I would love to see stories like this publishing a full list of the providers who didn't take down a server.

Re:I would love to see... (0)

jdpars (1480913) | more than 3 years ago | (#33407370)

I'm not sure it was a matter of providers who did and did not agree. I doubt the researchers were able to find all of the C&C servers.

Re:I would love to see... (3, Informative)

Anonymous Coward | more than 3 years ago | (#33407386)

Read the f**king article:

Unfortunately, not all providers were responsive and thus several Command & Control servers are still online at this point," researcher Thorsten Holz wrote.

Re:I would love to see... (1)

bloodhawk (813939) | more than 3 years ago | (#33407420)

Well if you had read the article you would have been sure. if you are going to make a comment about something at least spend the 5 seconds it takes to scan the article to see if you are just plain wrong.

Re:I would love to see... (0)

Anonymous Coward | more than 3 years ago | (#33407792)

So not only you didn't RTFA, but on top of that you even didn't bother to RTFSummmary. Either that, or your reading comprehension is below zero.

Re:I would love to see... (3, Interesting)

mysidia (191772) | more than 3 years ago | (#33407546)

So would I like to see that.

So I could switch to those providers, and know they wouldn't be messing with my server without talking to me just because some er "researcher" decided they thought the server might be some sort of C&C

I imagine there could be some legal concerns of the researchers were to publish such a list... it might seem like extortion "Take down that server, or we'll publish your name!"

Or it might attract more business to those providers.. the, er, bad guys, would also know some go-to providers [not that they don't already]

Re:I would love to see... (5, Informative)

rastos1 (601318) | more than 3 years ago | (#33407614)

So I could switch to those providers, and know they wouldn't be messing with my server without talking to me just because some er "researcher" decided they thought the server might be some sort of C&C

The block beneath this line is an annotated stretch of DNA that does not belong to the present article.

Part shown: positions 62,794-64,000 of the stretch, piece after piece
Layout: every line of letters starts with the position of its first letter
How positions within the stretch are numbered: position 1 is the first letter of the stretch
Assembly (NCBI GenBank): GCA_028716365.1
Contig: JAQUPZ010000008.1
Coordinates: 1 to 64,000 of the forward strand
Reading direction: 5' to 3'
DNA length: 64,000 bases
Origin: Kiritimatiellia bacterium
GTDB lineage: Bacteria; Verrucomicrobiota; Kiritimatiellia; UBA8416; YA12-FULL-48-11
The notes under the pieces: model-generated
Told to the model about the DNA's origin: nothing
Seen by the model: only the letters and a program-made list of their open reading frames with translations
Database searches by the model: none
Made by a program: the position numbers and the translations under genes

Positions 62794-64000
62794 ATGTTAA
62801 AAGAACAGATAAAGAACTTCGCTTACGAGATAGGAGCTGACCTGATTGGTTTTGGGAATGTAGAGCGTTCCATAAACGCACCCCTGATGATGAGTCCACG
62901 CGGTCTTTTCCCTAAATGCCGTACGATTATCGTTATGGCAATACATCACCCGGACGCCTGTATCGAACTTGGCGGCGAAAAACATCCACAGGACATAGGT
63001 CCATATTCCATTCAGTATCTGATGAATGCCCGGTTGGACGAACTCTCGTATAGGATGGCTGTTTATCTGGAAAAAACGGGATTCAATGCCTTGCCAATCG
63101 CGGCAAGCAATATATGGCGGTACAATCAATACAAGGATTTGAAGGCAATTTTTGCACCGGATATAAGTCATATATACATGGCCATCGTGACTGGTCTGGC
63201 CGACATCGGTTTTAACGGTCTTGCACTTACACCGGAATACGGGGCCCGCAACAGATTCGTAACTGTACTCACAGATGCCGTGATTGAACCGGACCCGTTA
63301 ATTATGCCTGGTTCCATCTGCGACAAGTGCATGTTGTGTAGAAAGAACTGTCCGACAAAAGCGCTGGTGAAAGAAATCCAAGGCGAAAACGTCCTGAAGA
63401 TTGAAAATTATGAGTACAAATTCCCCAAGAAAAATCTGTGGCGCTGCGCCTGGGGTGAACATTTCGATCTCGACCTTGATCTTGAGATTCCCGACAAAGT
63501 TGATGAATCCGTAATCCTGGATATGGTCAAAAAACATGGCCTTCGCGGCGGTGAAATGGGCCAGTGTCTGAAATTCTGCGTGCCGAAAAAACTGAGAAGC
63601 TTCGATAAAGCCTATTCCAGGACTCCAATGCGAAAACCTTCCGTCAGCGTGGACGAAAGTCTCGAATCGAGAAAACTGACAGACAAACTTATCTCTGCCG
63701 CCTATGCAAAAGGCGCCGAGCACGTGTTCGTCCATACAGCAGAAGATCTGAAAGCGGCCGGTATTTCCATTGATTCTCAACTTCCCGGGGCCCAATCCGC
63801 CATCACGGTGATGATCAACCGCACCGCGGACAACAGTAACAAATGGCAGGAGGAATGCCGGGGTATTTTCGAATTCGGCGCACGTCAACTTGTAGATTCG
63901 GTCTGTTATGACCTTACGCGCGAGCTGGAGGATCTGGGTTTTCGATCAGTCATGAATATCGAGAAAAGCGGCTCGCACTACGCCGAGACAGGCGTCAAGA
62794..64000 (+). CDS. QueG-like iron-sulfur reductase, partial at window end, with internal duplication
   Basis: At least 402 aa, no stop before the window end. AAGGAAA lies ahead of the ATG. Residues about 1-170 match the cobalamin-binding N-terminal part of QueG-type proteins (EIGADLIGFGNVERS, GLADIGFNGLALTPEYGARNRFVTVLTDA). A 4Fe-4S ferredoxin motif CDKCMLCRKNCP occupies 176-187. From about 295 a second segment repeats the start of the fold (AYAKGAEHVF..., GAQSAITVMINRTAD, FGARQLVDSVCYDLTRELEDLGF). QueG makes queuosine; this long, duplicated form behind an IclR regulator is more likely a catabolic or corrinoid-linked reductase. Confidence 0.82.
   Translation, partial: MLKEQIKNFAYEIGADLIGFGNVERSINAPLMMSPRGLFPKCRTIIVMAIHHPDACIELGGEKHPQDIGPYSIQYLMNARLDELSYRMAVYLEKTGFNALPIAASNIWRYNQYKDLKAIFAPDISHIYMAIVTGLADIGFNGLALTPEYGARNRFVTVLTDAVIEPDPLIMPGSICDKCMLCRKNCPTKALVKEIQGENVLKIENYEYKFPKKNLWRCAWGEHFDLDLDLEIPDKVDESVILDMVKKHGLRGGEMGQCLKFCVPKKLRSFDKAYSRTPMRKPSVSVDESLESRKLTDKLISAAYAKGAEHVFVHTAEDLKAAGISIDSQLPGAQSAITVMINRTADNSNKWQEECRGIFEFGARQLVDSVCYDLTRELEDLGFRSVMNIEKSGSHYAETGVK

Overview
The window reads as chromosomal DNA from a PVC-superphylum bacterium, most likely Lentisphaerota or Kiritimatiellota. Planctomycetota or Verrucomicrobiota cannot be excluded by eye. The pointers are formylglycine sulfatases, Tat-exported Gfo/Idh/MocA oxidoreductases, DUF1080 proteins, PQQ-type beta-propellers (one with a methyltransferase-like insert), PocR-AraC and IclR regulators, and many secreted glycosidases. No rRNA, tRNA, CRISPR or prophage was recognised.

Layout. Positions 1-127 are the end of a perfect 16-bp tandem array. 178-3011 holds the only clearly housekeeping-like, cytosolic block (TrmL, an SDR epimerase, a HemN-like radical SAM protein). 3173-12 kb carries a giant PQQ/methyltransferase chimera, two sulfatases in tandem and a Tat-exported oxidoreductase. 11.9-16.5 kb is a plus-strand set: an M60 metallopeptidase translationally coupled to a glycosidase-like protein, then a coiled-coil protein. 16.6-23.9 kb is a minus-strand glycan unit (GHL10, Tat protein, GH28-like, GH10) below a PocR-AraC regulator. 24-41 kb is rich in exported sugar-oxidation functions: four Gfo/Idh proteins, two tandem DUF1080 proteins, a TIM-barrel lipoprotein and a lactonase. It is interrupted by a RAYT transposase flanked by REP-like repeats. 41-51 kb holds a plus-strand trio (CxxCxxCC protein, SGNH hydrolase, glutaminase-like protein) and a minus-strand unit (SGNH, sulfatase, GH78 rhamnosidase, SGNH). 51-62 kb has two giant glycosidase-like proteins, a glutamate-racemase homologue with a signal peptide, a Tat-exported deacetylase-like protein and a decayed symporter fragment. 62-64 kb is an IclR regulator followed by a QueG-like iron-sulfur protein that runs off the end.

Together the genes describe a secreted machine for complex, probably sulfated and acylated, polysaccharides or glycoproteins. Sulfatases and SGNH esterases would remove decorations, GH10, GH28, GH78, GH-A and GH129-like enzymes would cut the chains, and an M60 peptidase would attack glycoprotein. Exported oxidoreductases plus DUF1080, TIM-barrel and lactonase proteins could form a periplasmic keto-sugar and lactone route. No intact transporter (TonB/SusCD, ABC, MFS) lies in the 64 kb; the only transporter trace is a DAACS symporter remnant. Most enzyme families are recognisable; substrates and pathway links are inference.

I assume that the providers were just notified by the researcher and were able to see for themselves whether the server is doing something malicious or not. In addition every ISP I've dealt with, has a contract clause that allows them to cancel the service if you use it to violate the laws of the country - which is often the case when sending SPAM. You are then free to sue them if you believe that terminating the service was not justified.

Re:I would love to see... (4, Insightful)

nacturation (646836) | more than 3 years ago | (#33407764)

I assume that the providers were just notified by the researcher and were able to see for themselves whether the server is doing something malicious or not.

And when they look into it, they'll probably see a bunch of SSL-secured HTTP requests.

In addition every ISP I've dealt with, has a contract clause that allows them to cancel the service if you use it to violate the laws of the country - which is often the case when sending SPAM. You are then free to sue them if you believe that terminating the service was not justified.

A command and control server doesn't send out spam. It only acts as a server for the bots that do all the spam sending.

Re:I would love to see... (2, Interesting)

Ihmhi (1206036) | more than 3 years ago | (#33408178)

A command and control server doesn't send out spam. It only acts as a server for the bots that do all the spam sending.

Replace "send out spam" with "store pirated media" and "command and control server" with "torrent-indexing website", and you essentially have the same argument for not interfering with their operations.

Re:I would love to see... (1)

WrongSizeGlass (838941) | more than 3 years ago | (#33408236)

Replace "send out spam" with "store pirated media" and "command and control server" with "torrent-indexing website", and you essentially have the same argument for not interfering with their operations.

True, but the 'R' in RIAA doesn't stand for 'Researcher' ...

Re:I would love to see... (1)

camperdave (969942) | more than 3 years ago | (#33408556)

Replace "send out spam" with "store pirated media" and "command and control server" with "torrent-indexing website", and you essentially have the same argument for not interfering with their operations.

There's a HUGE difference between sending data and storing data.

Re:I would love to see... (1)

KiloByte (825081) | more than 3 years ago | (#33407856)

Removing any number but ALL servers does entirely no good. The only effect is slowing the botnet for a day while the zombies fall back to surviving servers.